In short, it has proven extremely difficult for upstream organizations to connect multivendor tools into the truly unique exploration and production workflows each company would prefer. No one wants to be held hostage to a single vendor’s technology. It is risky for an operating company to put all its proverbial eggs in one basket, and no software vendor covers the entire waterfront. Instead, upstream organizations would like to create best-of-breed workflows that reflect their particular markets, business strategies and areas of expertise. Why is this so difficult?
Breaching the walls between vendors typically requires an internal information technology department or external consultancy to build one-off, hard-wired connections between multiple systems–custom configurations that prove time-consuming and expensive to construct and maintain. A single custom connection between two data stores or between a database and application actually requires two links: one to get data from A to B, and another to get data from B to A.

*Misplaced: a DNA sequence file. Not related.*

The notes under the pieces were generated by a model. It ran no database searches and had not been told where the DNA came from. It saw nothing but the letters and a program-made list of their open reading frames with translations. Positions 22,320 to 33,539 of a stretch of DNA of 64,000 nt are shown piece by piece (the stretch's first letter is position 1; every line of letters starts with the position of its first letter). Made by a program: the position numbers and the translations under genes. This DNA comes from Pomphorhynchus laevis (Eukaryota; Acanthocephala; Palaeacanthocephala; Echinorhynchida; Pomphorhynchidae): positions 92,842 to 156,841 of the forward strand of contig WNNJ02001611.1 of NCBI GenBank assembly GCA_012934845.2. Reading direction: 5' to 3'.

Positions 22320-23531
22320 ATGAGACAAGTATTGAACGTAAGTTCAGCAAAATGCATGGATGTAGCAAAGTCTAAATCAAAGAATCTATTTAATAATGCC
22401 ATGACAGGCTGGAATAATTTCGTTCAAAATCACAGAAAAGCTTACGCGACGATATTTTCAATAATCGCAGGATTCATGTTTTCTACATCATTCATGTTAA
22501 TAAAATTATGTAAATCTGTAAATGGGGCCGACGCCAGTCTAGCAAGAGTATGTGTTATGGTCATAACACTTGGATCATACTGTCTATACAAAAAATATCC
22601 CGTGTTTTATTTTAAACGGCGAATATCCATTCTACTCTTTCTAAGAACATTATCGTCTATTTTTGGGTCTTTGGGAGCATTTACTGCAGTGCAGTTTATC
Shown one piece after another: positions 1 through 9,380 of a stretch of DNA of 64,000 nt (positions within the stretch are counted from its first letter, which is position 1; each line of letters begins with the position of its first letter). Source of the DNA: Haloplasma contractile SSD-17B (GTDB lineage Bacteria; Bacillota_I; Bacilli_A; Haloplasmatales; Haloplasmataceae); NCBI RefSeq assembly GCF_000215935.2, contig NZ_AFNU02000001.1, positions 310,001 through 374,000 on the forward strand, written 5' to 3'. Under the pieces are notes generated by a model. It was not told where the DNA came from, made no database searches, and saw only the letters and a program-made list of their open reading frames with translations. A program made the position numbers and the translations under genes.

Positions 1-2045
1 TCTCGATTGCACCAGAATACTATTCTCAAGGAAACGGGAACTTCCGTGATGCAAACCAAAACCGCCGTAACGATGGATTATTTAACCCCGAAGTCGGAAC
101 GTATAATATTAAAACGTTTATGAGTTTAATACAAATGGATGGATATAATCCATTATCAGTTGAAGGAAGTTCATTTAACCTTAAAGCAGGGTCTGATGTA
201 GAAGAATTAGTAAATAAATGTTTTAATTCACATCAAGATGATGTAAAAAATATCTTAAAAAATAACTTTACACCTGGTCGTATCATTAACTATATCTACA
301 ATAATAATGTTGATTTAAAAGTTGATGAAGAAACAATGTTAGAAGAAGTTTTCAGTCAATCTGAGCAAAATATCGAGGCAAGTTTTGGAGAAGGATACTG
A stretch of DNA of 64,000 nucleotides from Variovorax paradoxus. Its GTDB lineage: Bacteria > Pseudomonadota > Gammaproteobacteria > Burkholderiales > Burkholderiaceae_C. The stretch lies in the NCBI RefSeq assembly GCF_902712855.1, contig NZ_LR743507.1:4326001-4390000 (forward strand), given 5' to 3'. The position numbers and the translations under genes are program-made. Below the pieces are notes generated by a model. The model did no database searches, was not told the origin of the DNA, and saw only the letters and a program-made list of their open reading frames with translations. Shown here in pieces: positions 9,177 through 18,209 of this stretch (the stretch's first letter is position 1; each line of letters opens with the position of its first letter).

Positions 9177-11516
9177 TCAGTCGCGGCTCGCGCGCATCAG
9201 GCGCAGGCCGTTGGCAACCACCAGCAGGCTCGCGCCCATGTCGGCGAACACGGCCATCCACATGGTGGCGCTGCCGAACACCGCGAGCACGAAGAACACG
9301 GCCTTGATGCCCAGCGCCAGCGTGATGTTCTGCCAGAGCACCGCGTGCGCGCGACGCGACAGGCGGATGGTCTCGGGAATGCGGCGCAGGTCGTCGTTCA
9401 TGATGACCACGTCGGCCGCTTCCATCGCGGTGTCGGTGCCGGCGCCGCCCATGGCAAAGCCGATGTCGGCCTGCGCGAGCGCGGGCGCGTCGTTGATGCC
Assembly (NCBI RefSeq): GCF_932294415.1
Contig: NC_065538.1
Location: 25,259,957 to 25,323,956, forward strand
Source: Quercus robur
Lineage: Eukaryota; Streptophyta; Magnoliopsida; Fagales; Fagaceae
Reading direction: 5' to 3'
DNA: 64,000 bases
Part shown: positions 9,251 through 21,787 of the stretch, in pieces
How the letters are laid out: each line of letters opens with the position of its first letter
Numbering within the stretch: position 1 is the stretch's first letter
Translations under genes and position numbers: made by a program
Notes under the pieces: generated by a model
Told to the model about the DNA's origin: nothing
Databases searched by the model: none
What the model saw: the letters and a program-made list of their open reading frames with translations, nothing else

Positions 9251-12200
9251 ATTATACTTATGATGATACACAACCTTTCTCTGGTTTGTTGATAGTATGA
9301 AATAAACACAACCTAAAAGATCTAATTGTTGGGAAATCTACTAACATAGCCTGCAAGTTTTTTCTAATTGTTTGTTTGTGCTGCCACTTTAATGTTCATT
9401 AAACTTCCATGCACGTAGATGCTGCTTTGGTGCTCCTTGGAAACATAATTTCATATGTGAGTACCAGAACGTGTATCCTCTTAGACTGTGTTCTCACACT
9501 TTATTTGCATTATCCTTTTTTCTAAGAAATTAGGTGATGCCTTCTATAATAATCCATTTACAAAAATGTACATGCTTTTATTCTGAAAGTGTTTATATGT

The number of custom hardwired links required to connect data stores and applications increases dramatically over time. Connecting three systems requires six custom links; connecting five means 20 links, and so on. The “solution” quickly becomes exponentially harder to maintain, giving oil and gas company IT managers heart attacks when vendors decide to change their data models. Updating all these connections to accommodate new applications or new versions of existing data stores is overwhelming, and ultimately unsustainable.
Merging Disparate Data Sets